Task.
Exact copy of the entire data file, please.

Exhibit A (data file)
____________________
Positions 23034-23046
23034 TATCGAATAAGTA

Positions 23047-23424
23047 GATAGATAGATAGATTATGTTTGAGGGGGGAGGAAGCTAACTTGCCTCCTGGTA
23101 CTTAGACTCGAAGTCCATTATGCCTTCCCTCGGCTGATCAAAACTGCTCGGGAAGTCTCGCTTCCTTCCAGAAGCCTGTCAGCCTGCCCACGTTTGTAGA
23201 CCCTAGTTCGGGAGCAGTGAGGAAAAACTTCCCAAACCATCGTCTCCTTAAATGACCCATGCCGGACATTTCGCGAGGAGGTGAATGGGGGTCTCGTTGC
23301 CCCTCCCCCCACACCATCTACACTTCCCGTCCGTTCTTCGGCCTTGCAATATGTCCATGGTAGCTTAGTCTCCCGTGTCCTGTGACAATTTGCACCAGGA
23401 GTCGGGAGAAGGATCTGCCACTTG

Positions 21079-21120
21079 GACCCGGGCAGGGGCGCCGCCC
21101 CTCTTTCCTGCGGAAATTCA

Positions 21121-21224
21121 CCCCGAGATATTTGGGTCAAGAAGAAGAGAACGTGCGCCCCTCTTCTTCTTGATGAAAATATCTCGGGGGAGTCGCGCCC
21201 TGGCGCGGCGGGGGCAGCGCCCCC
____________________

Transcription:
Positions 23034-23046
23034 TATCGAATAAGTA

Positions 23047-23424
23047 GATAGATAGATAGATTATGTTTGAGGGGGGAGGAAGCTAACTTGCCTCCTGGTA
23101 CTTAGACTCGAAGTCCATTATGCCTTCCCTCGGCTGATCAAAACTGCTCGGGAAGTCTCGCTTCCTTCCAGAAGCCTGTCAGCCTGCCCACGTTTGTAGA
23201 CCCTAGTTCGGGAGCAGTGAGGAAAAACTTCCCAAACCATCGTCTCCTTAAATGACCCATGCCGGACATTTCGCGAGGAGGTGAATGGGGGTCTCGTTGC
23301 CCCTCCCCCCACACCATCTACACTTCCCGTCCGTTCTTCGGCCTTGCAATATGTCCATGGTAGCTTAGTCTCCCGTGTCCTGTGACAATTTGCACCAGGA
23401 GTCGGGAGAAGGATCTGCCACTTG

Positions 21079-21120
21079 GACCCGGGCAGGGGCGCCGCCC
21101 CTCTTTCCTGCGGAAATTCA

Positions 21121-21224
21121 CCCCGAGATATTTGGGTCAAGAAGAAGAGAACGTGCGCCCCTCTTCTTCTTGATGAAAATATCTCGGGGGAGTCGCGCCC
21201 TGGCGCGGCGGGGGCAGCGCCCCC